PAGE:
This is not to take anything away from Avado, who had not-so-quietly emerged over the last couple of years as a flag bearer for patient engagement through health IT. Dave Chase, Avado’s co-founder and CEO, has been one of the most vocal proponents of a business case for patient engagement, rooted in the growing realization that getting serious about between-visit care will be pivotal in bending the cost curve by managing the health care needs of an aging, and increasingly chronically ill population.
WebMD’s extant portal was/is somewhat rudimentary, with an HRA tool, access to some claims data, education/information features, and some health coaching functionality. They will likely fold these capabilities in with the Avado platform, which consists of the usual spate of tech features bundled into a PRM platform: secure messaging with Direct, a dashboard and visualization tools, administrative support (scheduling and billing), integration with existing practice management/EHR systems, and Blue Button+ compatibility.
Rather than going after a more established vendor, such as a MEDSEEK, this move allows, for relatively little money, an opportunity for WebMD to augment their portal offering with more sophisticated functionality without breaking the bank (some reports put deal value at $20-30M range, though our guess is closer to $8-10M). By choosing Avado, WebMD has opted to get a batter on base rather than swing for the fences.
More Than a Website…Or Are They?
It is unlikely that this deal vaults WebMD to the top of the patient engagement market – they will continue to be an information website above all else. However, they have steadily matured their platform over the last few years with improved, diversified content, a flagship mobile app (over 20M downloads), and a more personal, customized user experience.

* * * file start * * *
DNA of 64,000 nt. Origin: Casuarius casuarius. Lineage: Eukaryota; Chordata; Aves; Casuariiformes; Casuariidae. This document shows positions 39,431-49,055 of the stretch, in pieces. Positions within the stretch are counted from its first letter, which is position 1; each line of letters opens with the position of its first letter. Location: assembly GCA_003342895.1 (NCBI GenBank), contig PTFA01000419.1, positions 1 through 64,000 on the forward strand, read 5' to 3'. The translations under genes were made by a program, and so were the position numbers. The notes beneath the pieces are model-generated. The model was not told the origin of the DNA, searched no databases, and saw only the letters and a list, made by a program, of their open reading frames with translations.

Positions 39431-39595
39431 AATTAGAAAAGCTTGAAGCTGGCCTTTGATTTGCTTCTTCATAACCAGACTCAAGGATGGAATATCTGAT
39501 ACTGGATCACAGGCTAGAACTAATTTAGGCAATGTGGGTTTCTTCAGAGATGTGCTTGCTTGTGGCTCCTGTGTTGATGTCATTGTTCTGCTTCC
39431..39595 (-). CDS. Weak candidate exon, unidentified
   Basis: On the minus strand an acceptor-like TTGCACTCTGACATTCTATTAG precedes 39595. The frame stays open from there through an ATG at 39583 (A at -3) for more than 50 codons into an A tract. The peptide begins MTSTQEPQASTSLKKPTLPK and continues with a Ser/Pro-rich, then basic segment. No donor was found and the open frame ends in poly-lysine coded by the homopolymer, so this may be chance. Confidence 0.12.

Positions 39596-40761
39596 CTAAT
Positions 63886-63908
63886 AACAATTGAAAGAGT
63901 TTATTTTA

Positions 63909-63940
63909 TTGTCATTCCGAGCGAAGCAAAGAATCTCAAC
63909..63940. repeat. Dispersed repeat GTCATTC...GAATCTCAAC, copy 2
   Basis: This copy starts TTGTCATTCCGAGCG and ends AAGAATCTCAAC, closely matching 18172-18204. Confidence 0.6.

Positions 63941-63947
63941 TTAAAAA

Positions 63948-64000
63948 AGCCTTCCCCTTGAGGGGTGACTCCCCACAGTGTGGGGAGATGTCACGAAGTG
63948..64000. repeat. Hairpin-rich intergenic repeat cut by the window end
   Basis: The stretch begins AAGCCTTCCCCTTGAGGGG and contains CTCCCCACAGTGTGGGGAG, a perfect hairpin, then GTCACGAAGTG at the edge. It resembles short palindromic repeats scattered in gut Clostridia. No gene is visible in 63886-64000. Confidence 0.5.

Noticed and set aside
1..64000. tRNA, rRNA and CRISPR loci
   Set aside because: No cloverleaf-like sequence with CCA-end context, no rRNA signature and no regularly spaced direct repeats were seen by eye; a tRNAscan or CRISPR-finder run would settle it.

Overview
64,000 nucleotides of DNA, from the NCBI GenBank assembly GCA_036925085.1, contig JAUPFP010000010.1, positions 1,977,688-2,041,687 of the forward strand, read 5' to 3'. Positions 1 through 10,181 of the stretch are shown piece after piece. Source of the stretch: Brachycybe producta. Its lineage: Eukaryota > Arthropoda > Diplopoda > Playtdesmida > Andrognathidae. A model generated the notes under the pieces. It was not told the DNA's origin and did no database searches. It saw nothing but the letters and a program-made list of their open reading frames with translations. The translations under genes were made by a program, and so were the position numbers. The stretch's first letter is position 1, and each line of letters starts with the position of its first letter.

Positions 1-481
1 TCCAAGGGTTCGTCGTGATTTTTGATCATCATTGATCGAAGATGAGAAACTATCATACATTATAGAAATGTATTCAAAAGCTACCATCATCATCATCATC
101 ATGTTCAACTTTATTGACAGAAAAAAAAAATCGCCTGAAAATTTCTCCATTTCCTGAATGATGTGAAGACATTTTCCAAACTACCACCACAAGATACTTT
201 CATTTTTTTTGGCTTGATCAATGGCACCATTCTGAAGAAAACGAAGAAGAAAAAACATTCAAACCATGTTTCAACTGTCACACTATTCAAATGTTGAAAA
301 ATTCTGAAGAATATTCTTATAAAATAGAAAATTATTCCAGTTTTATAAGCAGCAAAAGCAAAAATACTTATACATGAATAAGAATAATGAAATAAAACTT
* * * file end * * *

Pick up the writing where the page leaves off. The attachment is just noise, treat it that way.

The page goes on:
More recently, they have incorporated a provider search function and begun integrating with their MedScape network so clinicians can push specific information (e.g. discharge instructions or care plans) directly to patients. At HIMSS they announced a partnership with Qualcomm Life’s device ecosystem so consumers could manage device-generated data directly through their WebMD accounts.
Yet with all these developments, some of which have been little more than announcements, the proof is in the pudding, which in this case isn’t out of the kitchen yet. Many questions remain: There hasn’t been a peep about the Qualcomm deal since March. How well do/will the provider tools work, and how many patients will use them? How is this going to integrate into clinicians’ workflow, and/or broader population health management solutions? And with any such offering, how will it be packaged and delivered to market?
Looking Ahead: Has the Giant Awakend
This is likely just the start for WebMD, which has a tradition of being a highly acquisitive company. Providing PRM solutions to ambulatory providers through their existing network is an easy first step, though success will be defined by execution and rationalization across the multitude of WebMD B2B offerings. Design, usability, and functionality will be crucial.
Next will be layering in additional functionality that is of high interest to consumers and physicians alike. Expect to see such features as pricing transparency, quality scores, and enabling additional transactional processes that simplify a consumer/patient’s interaction with the healthcare system. For the physician practice, WebMD may develop or acquire solutions that facilitate referrals, care coordination and possibly even administrative functions such as eligibility checking. Look for future acquisitions here as WebMD still has many gaps to fill.
The biggest implication of this acquisition is, however, that a sleeping giant may have awoken and has decided that too many mice have been eating from its plate. The market is awash in small companies who are all looking to tackle some aspect of consumer/patient engagement. Some of these, like Avado, may ultimately be acquired, but many, many others may be squashed underfoot. The next 6-12 months will show whether or not the giant has truly awakened, or simply was walking in its sleep.